Rebecca Buchanan: *nodding in agreement again* I remember reading an interview once with Nichelle Nichols, in which she recounted her meeting with Martin Luther King Jr. She had been considering leaving Star Trek, but MLK convinced her to stay on. He told her that what she was doing was important: she was giving African-Americans a place in a future that was too-often depicted as relentlessly Caucasian. And now, of course, Lt. Uhura is considered a trail-blazing character, paving the way for so many others.
Robin Kaplan: In the USA, my home, race and class are still much more connected than we’d like to admit, and while I didn’t want to perpetuate any stereotypes, I saw no reason not to have the reader sit with a black heroine and grieve with her for her lost future, and empathize with her over her book choices and her last kiss. I loved Sophie and identified with her so strongly. Often characters like her will be default white because everyone assumes they will connect with more people that way. That’s BS. There were probably a gut-wrenchingly unjust number of black Sophies in this story, whether our heroine was or not, so why not go ahead and force the issue. Zoe’s appearance isn’t any comment on class, but I didn’t see any reason to make her white and act as though no one else exists. I loved these characters and didn’t make it through a first read without sobbing. I love books and found myself agreeing with Sophie’s choices and hoping Zoe would appreciate them — but of course she will.
Rebecca Buchanan: I am so happy to hear that the story made you cry. *insert evil grin here*
Also, I totally agree with you about a connection between reader and character being dependent on ethnicity. Horsefeathers. Themes like love, honor, freedom, the search for wisdom, and the quest for self are universal; they cross ethnic, gender, and religious lines. My library would be a very poor one indeed if I limited myself to stories featuring Caucasian, middle-class, modern American women — as would my bibliography. As a reader and as a writer, I can empathize with many different types of characters.
Robin Kaplan: None of that answered how I drew them with their exact faces, but I sketch people all the time so I can basically cast characters for projects from my sketchbooks. Determining exactly how big a nose or thick an eyebrow should be isn’t something I think about — I have my own preferences for which faces are interesting, but I also don’t like associating features with personality traits too much since it doesn’t really work that way (sorry, Disney.)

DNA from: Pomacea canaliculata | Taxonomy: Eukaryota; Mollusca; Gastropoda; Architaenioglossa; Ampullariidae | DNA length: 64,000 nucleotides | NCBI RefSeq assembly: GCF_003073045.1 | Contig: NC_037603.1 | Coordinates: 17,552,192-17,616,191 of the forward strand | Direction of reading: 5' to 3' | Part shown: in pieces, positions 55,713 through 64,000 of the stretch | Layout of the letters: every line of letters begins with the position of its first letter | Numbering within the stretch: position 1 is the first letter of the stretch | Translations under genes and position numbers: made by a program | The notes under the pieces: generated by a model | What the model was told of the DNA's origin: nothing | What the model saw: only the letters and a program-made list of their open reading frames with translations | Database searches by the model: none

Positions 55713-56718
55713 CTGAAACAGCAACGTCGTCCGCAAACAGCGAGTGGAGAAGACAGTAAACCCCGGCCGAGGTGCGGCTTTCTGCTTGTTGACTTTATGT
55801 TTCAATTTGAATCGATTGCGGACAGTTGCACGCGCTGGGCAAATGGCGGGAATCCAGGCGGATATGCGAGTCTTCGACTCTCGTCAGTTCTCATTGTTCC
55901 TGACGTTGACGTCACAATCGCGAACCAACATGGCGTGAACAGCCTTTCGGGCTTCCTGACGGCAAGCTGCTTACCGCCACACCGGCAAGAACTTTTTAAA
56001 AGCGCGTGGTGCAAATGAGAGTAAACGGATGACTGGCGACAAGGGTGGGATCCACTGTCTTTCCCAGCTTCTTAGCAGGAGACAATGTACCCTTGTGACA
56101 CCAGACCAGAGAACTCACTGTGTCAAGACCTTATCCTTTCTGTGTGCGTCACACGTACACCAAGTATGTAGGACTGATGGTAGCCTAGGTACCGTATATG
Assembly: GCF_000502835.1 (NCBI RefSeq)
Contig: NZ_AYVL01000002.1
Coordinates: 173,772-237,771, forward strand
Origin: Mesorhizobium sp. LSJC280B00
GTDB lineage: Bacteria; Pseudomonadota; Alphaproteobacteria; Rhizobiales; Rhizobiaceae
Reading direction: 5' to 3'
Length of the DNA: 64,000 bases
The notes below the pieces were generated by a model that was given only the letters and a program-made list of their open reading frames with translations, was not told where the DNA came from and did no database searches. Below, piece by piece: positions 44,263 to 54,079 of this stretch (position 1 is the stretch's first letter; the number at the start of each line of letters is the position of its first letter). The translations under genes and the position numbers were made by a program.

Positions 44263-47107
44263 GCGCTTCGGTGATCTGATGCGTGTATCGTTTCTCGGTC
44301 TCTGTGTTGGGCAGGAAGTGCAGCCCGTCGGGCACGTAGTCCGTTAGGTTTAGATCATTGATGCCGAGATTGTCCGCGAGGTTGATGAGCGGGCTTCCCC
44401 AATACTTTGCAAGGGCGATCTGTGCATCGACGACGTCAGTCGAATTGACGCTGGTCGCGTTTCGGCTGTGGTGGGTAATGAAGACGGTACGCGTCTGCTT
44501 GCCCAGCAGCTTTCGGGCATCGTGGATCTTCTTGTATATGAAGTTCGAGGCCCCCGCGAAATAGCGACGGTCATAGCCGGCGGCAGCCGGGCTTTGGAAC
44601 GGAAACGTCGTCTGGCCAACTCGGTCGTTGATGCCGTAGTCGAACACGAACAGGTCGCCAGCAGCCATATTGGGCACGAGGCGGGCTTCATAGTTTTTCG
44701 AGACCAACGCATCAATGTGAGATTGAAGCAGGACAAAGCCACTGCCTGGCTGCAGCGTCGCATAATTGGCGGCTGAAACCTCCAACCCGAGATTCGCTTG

Using codified facial features is such a cop-out. Character is determined by actions and behavior, not facial features and physicality, though those things of course have an influence. Now, we all have different aesthetics and to some artists all my faces are too cute/pretty because of what I focus on and what I leave out, but I like to make appealing faces! I just think appeal falls across a very wide spectrum.
Rebecca Buchanan: You mean big eyes don’t mean innocence and guilelessness, and narrow eyes and a hooked nose don’t make one the villain? Shocking. 😉
That actually reminds me of a Thundercats episode I watched years and years ago (yes, I was a total cartoon fiend). The Thundercats met two aliens, one all gold and white and aesthetically pleasing, the other lumpy and ugly and gray. They initially trusted the pretty one just based on its appearance, and learned the hard way that doing so was a very bad idea.
Robin Kaplan: Are all the books Sophie chose books on your own shelves? Did you think about what books someone else might choose or are they the most important ones to you, personally?
Rebecca Buchanan: The books are a mixture. Some have personal importance to me: Catherynne M. Valente’s A Guide to Folktales in Fragile Dialects, Monique Wittig’s Les Guérillères, Walk Now In Beauty by Janine Canan, Sarah Kennedy’s The Witch’s Dictionary, The Epic of Alexandra by Dorothy Drayton, Peter Brown’s The Curious Garden, Imogene’s Antlers by David Small, Jay Williams’ The Practical Princess, and Robert Munsch’s The Paperbag Princess. I love those books. When I worked at a Girl Scout summer camp, I took along The Epic of Alexandra and The Paperbag Princess, and they were a hit with the campers.
The rest I settled on through research or second-hand exposure. I started thinking about what kinds of books Sophie would want to send along, what kinds of books Zoe would draw upon to (hopefully) rebuild in the future. The kinds of books that would *not* be packed away for safe keeping by the powers that be. I started digging through old grad school curricula, and various “best of …” and “classics …” lists online, and I queried my well-read friends. I ended up with a selection of books that I figured would make a good foundation for a more egalitarian, more intellectually curious, more politically sane society.